Tuesday, August 7, 2012

The Excitement of Enduring ~ Life Lessons From The Olympics

Two of my absolute favorite moments over the weekend came from the most unexpected events.

I've never been thrilled with the really long races in either the pool or on the track. I guess I want more action  than that. I want to wonder who's going to win. Frequently in endurance races, the outcome is clear well before the race is actually over.

Saturday, I didn't care.

Did you watch Katie Ledecky win the 800m freestyle? Incredible. Absolutely incredible!

100m freestyle in 1912. Swimming has come a long way
since then. Photo from Wiki Commons. 
The best part was hearing the announcers saying she was messing up for going so fast. They said that even her coaches were talking about how she needed to let up for the first few hundred meters, save her energy, let the veterans set the pace.

Sometimes it's great to see the people who "know" get proven wrong. It was clear well before she touched the wall that Katie Ledecky was going to win the gold medal, but that didn't make it any less exciting to watch. Fifteen years old and saying to all of those who think they know better, "Just watch. I know what I'm doing."

And then the men's 10,000m run. Never would I have thought I'd be gripped by a group of men running in circles for six and half miles. Watching Farah win, knowing the importance of his race to the country, and then his US training partner coming from behind to take second. It was wild.

The race was so close. Watching them sprint for the finish you would have thought the race had been 400 meters instead of 10,000.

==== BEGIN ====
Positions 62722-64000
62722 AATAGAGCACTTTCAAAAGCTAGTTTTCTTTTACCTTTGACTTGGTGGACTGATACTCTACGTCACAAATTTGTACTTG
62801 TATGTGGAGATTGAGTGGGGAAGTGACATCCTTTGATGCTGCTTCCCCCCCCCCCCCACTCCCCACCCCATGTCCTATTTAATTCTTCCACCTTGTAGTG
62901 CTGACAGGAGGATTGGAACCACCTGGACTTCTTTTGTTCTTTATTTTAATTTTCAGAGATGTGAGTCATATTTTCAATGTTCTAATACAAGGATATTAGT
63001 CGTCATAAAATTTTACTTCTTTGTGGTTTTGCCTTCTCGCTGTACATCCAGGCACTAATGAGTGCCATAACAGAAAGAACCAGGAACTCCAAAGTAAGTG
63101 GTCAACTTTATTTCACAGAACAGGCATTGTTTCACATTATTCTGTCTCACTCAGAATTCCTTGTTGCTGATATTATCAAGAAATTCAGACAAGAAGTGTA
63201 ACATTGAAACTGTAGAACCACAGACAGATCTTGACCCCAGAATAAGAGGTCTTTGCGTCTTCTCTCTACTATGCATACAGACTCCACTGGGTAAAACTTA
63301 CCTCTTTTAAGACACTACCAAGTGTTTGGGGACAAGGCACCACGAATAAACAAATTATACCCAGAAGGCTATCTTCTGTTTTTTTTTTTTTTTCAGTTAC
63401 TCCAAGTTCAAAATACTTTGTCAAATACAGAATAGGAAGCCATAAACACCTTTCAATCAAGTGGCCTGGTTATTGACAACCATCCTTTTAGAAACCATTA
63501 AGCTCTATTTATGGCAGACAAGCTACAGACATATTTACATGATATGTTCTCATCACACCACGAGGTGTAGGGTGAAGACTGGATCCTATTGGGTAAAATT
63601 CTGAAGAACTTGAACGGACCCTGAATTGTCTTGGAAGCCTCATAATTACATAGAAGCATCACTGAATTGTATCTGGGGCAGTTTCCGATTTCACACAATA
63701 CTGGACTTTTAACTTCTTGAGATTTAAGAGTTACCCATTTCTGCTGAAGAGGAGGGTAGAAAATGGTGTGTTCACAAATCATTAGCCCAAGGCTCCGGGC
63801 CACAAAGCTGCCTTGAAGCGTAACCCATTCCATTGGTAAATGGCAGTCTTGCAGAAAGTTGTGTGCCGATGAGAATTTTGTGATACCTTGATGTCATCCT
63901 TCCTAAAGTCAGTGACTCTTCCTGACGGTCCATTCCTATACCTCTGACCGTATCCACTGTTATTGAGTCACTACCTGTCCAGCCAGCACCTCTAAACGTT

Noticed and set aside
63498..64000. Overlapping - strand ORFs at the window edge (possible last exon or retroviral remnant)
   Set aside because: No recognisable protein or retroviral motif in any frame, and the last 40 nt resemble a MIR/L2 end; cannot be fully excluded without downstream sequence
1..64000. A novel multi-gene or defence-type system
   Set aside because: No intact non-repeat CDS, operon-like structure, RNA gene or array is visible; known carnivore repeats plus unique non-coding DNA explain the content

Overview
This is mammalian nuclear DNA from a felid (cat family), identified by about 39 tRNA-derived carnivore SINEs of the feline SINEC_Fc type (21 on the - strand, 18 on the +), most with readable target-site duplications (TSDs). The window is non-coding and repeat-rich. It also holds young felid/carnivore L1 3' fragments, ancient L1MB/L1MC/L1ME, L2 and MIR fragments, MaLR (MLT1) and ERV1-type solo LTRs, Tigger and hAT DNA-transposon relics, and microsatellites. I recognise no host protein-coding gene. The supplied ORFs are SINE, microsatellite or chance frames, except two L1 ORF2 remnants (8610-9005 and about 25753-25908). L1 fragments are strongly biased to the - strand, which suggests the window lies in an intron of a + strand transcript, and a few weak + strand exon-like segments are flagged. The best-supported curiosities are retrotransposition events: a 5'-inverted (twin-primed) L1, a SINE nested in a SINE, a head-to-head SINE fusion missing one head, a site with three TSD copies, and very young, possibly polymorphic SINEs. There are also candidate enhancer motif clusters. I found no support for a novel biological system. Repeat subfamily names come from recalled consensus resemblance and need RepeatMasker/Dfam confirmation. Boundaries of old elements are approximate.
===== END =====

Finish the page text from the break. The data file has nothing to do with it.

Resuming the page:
I don't think I had ever appreciated the skill of endurance more than those two moments.

Mo Farah running for Great Britain.
Photo from Wiki Commons.
Maybe it's because I'm older. I appreciate the fact that sometimes it takes longer to accomplish things. I look at how long most authors have to endure before they get published, and I realize that it's a race that requires staying power and longevity.

Life requires staying power. Losing weight, learning a new skill, obtaining a degree or promotion, all of these things take time and are done little by little.

Ledecky didn't jump into the pool twenty meters before everyone else. She just slowly built her lead until her triumph was awesome, even to her competitors. Farah didn't lead until the very end, but he kept at it, knowing what he was capable of, knowing that it wasn't who led for 9,500 meters, but who crossed the finish line first.

Are there things in your life that require endurance? Long term goals that require short frequent steps to reach? Don't give up. Hang in there and you can do it.

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